What the hell, what else is she going to do?
Clarence is a good chess player, but so is Lisa. She thinks fondly of their family's cruise four years before when Tim had learned to play using the life-size pieces by the pool on the Lido deck.
They battle on, and Lisa is glad for the distraction.
“Mom, they kicked us out. Said we weren't old enough.”
“That's ridiculous,” she says, never taking her eyes off the chess board.
“And Tim says he feels weird. And I'm kinda scared. I don't feel so hot myself.”
Now they have Lisa's attention. She would have expected Jace to say, “And I feel like shit, too, Mom.”
She turns to look at the boys and grows instantly still. Jace has short hair, not the unkempt mop he so loves; his zits are all gone, and his clothes look many sizes too big. Tim looks ready to cry, while holding onto his shorts, with his t-shirt reaching his knees.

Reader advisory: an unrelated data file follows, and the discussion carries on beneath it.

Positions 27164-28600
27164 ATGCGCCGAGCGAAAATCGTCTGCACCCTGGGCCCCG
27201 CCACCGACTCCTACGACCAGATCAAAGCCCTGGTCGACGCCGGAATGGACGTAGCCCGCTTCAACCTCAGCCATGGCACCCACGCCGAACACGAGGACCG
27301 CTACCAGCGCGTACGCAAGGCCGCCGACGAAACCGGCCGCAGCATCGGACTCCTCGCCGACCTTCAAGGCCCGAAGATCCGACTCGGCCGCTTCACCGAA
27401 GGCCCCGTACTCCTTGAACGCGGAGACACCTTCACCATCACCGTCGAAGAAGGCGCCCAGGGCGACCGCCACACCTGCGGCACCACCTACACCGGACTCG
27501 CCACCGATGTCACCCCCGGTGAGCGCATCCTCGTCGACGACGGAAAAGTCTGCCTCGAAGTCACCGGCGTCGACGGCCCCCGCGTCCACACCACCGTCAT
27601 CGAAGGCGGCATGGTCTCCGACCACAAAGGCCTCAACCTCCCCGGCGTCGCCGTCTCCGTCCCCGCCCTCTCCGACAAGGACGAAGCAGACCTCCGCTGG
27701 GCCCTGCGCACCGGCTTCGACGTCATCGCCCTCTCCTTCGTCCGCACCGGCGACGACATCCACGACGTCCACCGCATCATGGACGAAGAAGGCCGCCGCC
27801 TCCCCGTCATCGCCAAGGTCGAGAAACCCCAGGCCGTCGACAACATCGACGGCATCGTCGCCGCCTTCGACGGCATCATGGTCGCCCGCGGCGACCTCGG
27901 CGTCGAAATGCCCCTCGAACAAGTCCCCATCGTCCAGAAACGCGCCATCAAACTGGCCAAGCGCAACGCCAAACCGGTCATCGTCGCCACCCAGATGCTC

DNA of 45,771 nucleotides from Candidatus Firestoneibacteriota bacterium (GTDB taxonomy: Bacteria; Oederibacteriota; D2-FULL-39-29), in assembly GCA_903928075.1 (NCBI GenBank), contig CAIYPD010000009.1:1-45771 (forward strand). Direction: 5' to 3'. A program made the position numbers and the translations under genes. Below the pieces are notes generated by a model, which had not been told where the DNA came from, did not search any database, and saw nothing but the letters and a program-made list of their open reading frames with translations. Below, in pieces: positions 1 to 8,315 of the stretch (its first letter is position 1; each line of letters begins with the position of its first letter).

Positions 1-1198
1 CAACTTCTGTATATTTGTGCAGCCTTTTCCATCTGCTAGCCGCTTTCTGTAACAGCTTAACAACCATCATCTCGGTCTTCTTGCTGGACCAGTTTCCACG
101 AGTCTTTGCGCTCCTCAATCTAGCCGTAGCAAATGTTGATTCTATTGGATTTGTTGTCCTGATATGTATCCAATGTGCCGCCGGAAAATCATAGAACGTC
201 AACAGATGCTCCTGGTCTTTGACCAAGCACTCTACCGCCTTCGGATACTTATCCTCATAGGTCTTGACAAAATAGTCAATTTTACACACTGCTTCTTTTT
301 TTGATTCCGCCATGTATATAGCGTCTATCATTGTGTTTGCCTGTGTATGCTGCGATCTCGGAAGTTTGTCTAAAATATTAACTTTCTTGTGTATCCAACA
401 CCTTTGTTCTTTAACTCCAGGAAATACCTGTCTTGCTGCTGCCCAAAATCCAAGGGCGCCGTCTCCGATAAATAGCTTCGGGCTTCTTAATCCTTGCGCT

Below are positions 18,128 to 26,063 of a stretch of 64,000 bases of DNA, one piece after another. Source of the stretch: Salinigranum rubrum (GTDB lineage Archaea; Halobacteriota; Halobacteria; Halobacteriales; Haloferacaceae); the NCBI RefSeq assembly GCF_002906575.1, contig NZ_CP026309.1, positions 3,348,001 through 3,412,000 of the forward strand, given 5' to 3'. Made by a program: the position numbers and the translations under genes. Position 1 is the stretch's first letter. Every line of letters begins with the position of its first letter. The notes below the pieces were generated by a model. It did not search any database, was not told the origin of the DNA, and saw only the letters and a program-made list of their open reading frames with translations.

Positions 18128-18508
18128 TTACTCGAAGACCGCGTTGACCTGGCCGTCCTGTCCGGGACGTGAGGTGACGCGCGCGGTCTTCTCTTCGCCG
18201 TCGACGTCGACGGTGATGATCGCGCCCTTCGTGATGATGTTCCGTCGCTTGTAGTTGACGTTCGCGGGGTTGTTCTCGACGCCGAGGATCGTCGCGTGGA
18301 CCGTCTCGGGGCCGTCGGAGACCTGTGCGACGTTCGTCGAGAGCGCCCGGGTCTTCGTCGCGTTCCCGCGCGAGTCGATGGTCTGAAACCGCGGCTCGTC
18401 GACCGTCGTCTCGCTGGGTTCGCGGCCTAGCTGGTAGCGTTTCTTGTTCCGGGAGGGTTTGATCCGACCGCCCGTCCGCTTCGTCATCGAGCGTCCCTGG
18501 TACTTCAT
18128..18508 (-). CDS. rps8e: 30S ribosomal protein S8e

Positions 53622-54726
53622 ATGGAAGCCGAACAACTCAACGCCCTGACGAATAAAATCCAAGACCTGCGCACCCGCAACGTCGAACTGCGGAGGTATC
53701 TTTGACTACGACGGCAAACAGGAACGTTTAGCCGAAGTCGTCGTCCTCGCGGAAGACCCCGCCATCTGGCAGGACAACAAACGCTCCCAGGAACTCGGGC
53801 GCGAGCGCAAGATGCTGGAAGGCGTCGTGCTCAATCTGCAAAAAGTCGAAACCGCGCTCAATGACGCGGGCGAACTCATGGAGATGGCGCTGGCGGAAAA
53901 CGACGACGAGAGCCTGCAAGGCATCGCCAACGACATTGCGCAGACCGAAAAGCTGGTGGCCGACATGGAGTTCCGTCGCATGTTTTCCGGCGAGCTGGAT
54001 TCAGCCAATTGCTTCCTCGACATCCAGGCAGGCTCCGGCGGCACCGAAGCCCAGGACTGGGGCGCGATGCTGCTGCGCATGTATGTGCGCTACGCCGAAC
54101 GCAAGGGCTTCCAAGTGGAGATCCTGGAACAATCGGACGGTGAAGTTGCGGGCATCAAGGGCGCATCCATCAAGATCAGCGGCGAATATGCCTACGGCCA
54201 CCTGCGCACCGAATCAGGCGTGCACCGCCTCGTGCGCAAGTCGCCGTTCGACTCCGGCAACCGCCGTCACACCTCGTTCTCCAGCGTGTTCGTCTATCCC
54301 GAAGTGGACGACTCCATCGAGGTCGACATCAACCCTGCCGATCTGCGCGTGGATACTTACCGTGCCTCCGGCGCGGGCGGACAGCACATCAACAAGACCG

“Come sit down with me here, and tell me what happened.” She pulls them to the far side of the porch.
“Well, we walked in, I paid the bartender to play, and we were playing. Having a good time. Then the next thing was the bartender coming over to us like he'd never seen us before and saying, 'Kids can't play here unsupervised" and told us to leave.”
“Well boys, if you still want to play, I'll go with you, and supervise, and Jace, you're right, I think I will have some wine and calm down.”
As if calming down is possible. What is happening? Where is Keith? What is she going to do?
“What are you talking about, Mom?”
SHIT. She and Jace always joke about how much easier she is to get along with after a glass of wine.
She takes them back into the pool hall.
“I'll have a glass of your house chardonnay, and my boys would like to finish their game. I'm here now so they have supervision.”
“Alright, but I've never seen kids so young play pool.”